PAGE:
Thanks to the awesome work of Science teacher extraordinaire, Ariana Hernandez, I was inspired to try the three-way claim-evidence-reasoning challenge with my World History students who are studying Middle East conflicts. I found this great reading by Dr. Sawsan Jaber and asked my students to work in small groups to identify claims of fact, policy, and value.
My student teacher Mr. Preston Becker created a Kahoot to help our students do some retrieval practice when learning the different types of claims. After a round of practice in teams, students were ready to dive into the reading. I modified Ariana’s template so that students could all work in the same document and I could monitor their progress. They were given 30 minutes to identify the three different claims and talk about whether or not there was a grande claim — the most important point in their reading.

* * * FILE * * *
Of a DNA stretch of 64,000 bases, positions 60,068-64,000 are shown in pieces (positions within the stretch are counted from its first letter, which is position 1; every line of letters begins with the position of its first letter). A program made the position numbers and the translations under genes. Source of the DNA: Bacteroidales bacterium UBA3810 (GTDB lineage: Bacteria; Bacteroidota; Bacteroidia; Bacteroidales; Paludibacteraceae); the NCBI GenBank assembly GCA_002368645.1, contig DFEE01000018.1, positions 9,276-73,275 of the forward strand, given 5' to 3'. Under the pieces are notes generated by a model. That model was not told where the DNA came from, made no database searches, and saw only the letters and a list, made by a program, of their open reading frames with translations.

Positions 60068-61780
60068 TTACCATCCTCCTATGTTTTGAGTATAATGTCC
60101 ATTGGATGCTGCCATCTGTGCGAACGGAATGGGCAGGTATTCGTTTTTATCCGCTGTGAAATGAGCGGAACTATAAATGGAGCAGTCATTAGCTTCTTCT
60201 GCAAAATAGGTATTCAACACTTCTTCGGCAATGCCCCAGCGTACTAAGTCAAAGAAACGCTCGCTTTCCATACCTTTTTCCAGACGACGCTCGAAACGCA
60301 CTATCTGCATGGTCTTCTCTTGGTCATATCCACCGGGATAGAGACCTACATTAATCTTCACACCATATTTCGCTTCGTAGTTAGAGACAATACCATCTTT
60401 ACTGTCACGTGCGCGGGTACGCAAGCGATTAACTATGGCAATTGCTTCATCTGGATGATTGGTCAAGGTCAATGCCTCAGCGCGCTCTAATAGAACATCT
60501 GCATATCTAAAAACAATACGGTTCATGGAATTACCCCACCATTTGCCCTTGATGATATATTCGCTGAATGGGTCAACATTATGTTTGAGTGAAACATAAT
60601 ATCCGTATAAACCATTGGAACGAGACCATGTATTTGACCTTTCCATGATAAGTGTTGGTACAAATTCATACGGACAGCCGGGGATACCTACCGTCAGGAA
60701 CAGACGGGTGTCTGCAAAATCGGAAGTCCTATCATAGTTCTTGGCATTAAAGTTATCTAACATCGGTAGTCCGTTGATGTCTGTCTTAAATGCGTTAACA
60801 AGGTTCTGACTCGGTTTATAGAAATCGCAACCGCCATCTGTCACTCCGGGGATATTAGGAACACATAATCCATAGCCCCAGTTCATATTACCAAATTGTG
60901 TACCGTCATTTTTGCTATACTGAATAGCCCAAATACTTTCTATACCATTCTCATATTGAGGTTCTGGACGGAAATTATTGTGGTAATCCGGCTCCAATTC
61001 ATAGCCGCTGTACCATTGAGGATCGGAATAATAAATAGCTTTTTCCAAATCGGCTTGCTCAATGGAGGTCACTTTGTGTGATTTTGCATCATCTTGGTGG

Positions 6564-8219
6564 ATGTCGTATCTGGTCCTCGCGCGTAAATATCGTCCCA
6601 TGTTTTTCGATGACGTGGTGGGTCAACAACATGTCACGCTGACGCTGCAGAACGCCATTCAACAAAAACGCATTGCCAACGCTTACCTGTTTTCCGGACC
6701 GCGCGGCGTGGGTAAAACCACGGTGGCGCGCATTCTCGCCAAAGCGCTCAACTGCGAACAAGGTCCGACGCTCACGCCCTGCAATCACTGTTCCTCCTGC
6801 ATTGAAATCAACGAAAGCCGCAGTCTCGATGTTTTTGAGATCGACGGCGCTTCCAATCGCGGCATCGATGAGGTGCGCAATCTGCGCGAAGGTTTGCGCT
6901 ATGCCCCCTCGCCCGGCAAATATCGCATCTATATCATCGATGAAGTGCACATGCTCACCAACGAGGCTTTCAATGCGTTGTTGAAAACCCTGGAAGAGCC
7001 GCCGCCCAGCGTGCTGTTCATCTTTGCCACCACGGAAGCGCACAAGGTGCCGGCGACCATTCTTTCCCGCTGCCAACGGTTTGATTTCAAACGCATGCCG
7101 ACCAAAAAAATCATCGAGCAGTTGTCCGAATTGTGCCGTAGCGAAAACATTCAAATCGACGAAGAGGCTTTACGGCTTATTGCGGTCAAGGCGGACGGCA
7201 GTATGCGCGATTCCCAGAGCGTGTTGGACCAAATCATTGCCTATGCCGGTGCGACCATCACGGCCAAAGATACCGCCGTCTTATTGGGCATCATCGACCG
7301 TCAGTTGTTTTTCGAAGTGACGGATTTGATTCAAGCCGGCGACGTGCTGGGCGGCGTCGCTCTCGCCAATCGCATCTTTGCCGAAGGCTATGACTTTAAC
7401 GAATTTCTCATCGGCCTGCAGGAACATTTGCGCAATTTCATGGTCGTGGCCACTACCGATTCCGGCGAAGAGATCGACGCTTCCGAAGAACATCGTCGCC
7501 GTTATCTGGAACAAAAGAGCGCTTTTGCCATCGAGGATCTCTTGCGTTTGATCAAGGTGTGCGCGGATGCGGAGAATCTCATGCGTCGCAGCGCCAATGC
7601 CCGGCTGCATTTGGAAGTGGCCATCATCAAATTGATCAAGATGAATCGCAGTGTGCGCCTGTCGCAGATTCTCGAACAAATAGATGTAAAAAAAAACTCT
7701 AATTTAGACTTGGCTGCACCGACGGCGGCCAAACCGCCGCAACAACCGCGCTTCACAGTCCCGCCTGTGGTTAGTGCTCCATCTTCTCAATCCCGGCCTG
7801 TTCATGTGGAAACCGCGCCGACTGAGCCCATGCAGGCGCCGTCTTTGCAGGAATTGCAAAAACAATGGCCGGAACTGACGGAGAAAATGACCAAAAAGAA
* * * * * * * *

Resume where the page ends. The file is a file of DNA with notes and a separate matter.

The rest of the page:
Instead of providing individual feedback to each group, I chose a sample and added comments so that students could see where they need to improve.
Where I highlighted in red, I commented that a claim of policy should be made by an institution, organization, or government. This sounds more like an opinion or claim of value. Where I highlighted in yellow, I mentioned that a claim of fact should be able to be proven or disproven. How would you do this? Lastly, for the claim of value, I asked what is an adjective you would use to describe this value-oriented behavior?
Students will use this challenge again to identify claims in their reading of I Am Malala or The Kite Runner. I know that their English teacher and Chemistry teacher both use this CER format in their classes and I hope students will see how easy it is to transfer their knowledge and skills in all subjects.